Malmi Airport is also popular among people who like outdoor exercise because its environment offers natural scenery and a nature path encircles the airport area. The aviation shows and other public events taking place at the Airport draw tens of thousands of spectators every year. The exceptionally well preserved pre-World War II aviation milieu of Malmi Airport has also received international recognition. It has been selected to the worldwide List of 100 Most Endangered Cultural Sites 2004 by the World Monuments Fund, and re-selected to the 2006 list. The Airport is also included in the Finnish selection of the international DoCoMoMo Workgroup dedicated to cataloguing and preserving buildings, monuments and sites of the modern movement. On 16 March 2016, Europe's leading cultural heritage organization Europa Nostra selected Malmi Airport as one of the seven most endangered cultural heritage sites in Europe 2016.
The future of Malmi Airport is uncertain, as the City of Helsinki has plans for housing construction on the site. The City's activity in the matter, which increased substantially in the late 1990s, has since diminished with the ongoing big area building projects and the large land annexation from Sipoo's Östersundom in 2009. The State of Finland has a legally valid land cession agreement with the City of Helsinki until 2034.
The Ministry of Transport and Communications ordered in June 2005 from the Civil Aviation Administration a new assessment of the alternatives and costs. In February 2008, the Ministry of Transport and Communications commissioned an environmental impact assessment (EIA) of the alternative sites. In preparing the EIA, it turned out to be problematic that neither the Ministry nor any other party had a concrete project to build a new airport. The Ministry made in early 2010 a proposal to relevant planning authorities to organise co-operation in carrying out the EIA. Based on the response, the Ministry concluded that the preparation of the EIA will not be continued without participation of the authorities responsible for land-use planning. The question of the future location of the airport will be studied in future regional land use plans. It is likely that Malmi Airport will remain operational at least until the 2020s.
On 25 March 2014, the Finnish government made a framework decision in principle to close down Malmi Airport and hand it over to residential use by the early 2020s. A prerequisite written into the government's decision is that the Border Guard and civil aviation are transferred to a substitutive airfield.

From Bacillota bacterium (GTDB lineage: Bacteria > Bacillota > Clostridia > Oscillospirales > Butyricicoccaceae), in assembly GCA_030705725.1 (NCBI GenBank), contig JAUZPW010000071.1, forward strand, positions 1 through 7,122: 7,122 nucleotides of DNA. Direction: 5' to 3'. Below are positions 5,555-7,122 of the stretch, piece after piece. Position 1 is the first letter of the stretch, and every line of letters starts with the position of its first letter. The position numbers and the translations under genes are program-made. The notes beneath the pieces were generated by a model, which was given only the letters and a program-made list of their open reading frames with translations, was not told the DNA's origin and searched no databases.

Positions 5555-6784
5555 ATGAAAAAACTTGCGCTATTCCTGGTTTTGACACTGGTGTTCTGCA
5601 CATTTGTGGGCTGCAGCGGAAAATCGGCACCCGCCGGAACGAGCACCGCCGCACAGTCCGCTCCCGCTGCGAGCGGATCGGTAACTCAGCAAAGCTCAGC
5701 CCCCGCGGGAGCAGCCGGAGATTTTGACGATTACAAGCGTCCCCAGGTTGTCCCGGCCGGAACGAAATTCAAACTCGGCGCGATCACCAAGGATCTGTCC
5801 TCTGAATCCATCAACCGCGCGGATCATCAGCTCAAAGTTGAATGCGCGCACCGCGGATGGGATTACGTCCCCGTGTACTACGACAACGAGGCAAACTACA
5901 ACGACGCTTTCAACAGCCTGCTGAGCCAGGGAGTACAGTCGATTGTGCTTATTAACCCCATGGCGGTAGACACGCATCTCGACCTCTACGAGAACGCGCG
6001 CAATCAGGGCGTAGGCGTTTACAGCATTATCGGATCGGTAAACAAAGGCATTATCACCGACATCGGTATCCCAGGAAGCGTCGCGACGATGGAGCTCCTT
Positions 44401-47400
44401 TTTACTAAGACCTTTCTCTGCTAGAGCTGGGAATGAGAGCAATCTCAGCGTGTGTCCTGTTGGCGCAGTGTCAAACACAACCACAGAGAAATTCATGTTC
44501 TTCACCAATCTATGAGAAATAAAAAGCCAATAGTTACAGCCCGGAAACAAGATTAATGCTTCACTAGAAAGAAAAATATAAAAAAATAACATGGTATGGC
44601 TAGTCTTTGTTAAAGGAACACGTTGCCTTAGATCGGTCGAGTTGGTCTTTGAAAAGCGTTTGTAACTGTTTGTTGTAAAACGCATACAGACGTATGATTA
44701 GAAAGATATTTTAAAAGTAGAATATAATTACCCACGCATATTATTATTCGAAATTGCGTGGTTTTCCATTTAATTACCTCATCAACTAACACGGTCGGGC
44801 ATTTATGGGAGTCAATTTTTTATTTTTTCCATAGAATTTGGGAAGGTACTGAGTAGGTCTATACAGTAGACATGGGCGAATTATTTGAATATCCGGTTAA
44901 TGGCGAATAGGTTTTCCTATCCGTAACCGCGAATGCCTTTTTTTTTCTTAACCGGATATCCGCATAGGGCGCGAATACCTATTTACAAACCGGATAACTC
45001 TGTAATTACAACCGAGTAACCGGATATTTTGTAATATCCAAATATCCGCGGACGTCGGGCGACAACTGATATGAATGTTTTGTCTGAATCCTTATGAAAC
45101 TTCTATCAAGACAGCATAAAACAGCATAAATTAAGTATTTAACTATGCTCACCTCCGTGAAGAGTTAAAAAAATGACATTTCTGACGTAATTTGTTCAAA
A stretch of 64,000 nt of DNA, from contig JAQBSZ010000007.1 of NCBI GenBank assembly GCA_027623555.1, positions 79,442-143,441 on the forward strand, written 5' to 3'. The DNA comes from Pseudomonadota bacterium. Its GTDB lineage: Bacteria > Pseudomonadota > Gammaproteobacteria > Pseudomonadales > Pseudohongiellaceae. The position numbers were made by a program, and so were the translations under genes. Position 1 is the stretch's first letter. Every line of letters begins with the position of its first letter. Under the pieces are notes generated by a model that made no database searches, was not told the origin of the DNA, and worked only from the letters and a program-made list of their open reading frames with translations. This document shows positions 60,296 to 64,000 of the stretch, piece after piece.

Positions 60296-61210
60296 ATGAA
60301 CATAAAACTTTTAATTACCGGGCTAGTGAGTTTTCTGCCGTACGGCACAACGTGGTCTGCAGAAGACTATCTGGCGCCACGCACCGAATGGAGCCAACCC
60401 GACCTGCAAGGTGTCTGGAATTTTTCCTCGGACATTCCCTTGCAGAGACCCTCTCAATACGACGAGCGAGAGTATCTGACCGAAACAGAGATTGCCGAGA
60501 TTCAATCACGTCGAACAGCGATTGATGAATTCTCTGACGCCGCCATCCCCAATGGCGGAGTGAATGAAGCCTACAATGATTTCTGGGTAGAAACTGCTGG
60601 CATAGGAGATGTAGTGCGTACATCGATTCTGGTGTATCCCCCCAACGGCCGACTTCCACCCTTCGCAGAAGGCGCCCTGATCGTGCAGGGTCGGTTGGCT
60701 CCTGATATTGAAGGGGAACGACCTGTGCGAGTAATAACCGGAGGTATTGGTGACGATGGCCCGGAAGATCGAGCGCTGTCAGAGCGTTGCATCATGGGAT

- "EFHF Helsinki-Malmi" (PDF). AIP Suomi / Finland. Finavia. 25 August 2011. pp. EFHF AD 2.1, 1–10. Retrieved 25 August 2011.
- "Finavia's Air Traffic Statistics 2010" (PDF). Vantaa: Finavia. pp. 7, 9. Retrieved 5 August 2011.
- Pesu, Minna (26 November 2008). "Malmin lentoasema eilen ja tänään" [Malmi Airport – past and present]. Rakennusperinto.fi (in Finnish). Ympäristöministeriö, Museovirasto. Retrieved 5.8.2011. Check date values in:
- "Past Watch Site – Helsinki-Malmi Airport". New York: World Monuments Fund. December 2010. Retrieved 5.8.2011. Check date values in:
- "Dag Englund – Vera Rosendahl (Rakennushallitus)". Docomomo Suomi Finland. Helsinki: Docomomo Suomi Finland ry. Retrieved 5 August 2011.
- "Europe's Most Endangered Heritage Sites 2016 Announced". Europa Nostra.
- "European Investment Bank lends its support to Malmi Airport - one of Europe's 7 most endangered cultural heritage sites". Friends of Malmi Airport.
- "Location alternatives of the Helsinki region general aviation airport" (PDF) (in Finnish and English). Helsinki: Ministry of Transport and Communications (Finland). April 2011. Retrieved 13 December 2011.
- Sipilä; Haikarainen; Wahl (2008). Malmi – Helsingin lentoasema (in Finnish). Minerva Publishing Ltd. ISBN 978-952-492-145-9.
|Wikimedia Commons has media related to Helsinki-Malmi Airport.|
- Finavia – Helsinki-Malmi Airport, official website
- AIP Finland – Helsinki-Malmi Airport
- The Friends of Malmi Airport Society
- Helsinki City Planning Department: Project Malmi
- Current weather for EFHF at NOAA/NWS
- Accident history for HEM at Aviation Safety Network